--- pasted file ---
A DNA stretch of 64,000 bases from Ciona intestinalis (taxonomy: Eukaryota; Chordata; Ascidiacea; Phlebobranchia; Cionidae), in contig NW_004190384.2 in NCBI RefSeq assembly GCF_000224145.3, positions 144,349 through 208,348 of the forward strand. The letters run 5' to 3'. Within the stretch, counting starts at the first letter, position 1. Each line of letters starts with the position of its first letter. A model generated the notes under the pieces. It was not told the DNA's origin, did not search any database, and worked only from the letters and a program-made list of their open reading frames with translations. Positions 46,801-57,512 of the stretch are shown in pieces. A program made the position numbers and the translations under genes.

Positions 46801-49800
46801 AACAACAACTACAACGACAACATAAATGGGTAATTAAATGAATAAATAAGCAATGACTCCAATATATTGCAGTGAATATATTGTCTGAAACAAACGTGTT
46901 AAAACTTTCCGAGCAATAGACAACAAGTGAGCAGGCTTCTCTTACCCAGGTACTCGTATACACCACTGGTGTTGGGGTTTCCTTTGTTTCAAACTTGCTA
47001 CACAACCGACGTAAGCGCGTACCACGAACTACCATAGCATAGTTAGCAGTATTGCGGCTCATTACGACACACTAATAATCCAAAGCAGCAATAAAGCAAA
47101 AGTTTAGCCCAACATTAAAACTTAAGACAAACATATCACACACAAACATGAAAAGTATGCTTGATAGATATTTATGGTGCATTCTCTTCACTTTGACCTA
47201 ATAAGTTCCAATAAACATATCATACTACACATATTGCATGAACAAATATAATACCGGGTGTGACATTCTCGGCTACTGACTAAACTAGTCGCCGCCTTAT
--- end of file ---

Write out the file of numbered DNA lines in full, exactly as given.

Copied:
A DNA stretch of 64,000 bases from Ciona intestinalis (taxonomy: Eukaryota; Chordata; Ascidiacea; Phlebobranchia; Cionidae), in contig NW_004190384.2 in NCBI RefSeq assembly GCF_000224145.3, positions 144,349 through 208,348 of the forward strand. The letters run 5' to 3'. Within the stretch, counting starts at the first letter, position 1. Each line of letters starts with the position of its first letter. A model generated the notes under the pieces. It was not told the DNA's origin, did not search any database, and worked only from the letters and a program-made list of their open reading frames with translations. Positions 46,801-57,512 of the stretch are shown in pieces. A program made the position numbers and the translations under genes.

Positions 46801-49800
46801 AACAACAACTACAACGACAACATAAATGGGTAATTAAATGAATAAATAAGCAATGACTCCAATATATTGCAGTGAATATATTGTCTGAAACAAACGTGTT
46901 AAAACTTTCCGAGCAATAGACAACAAGTGAGCAGGCTTCTCTTACCCAGGTACTCGTATACACCACTGGTGTTGGGGTTTCCTTTGTTTCAAACTTGCTA
47001 CACAACCGACGTAAGCGCGTACCACGAACTACCATAGCATAGTTAGCAGTATTGCGGCTCATTACGACACACTAATAATCCAAAGCAGCAATAAAGCAAA
47101 AGTTTAGCCCAACATTAAAACTTAAGACAAACATATCACACACAAACATGAAAAGTATGCTTGATAGATATTTATGGTGCATTCTCTTCACTTTGACCTA
47201 ATAAGTTCCAATAAACATATCATACTACACATATTGCATGAACAAATATAATACCGGGTGTGACATTCTCGGCTACTGACTAAACTAGTCGCCGCCTTAT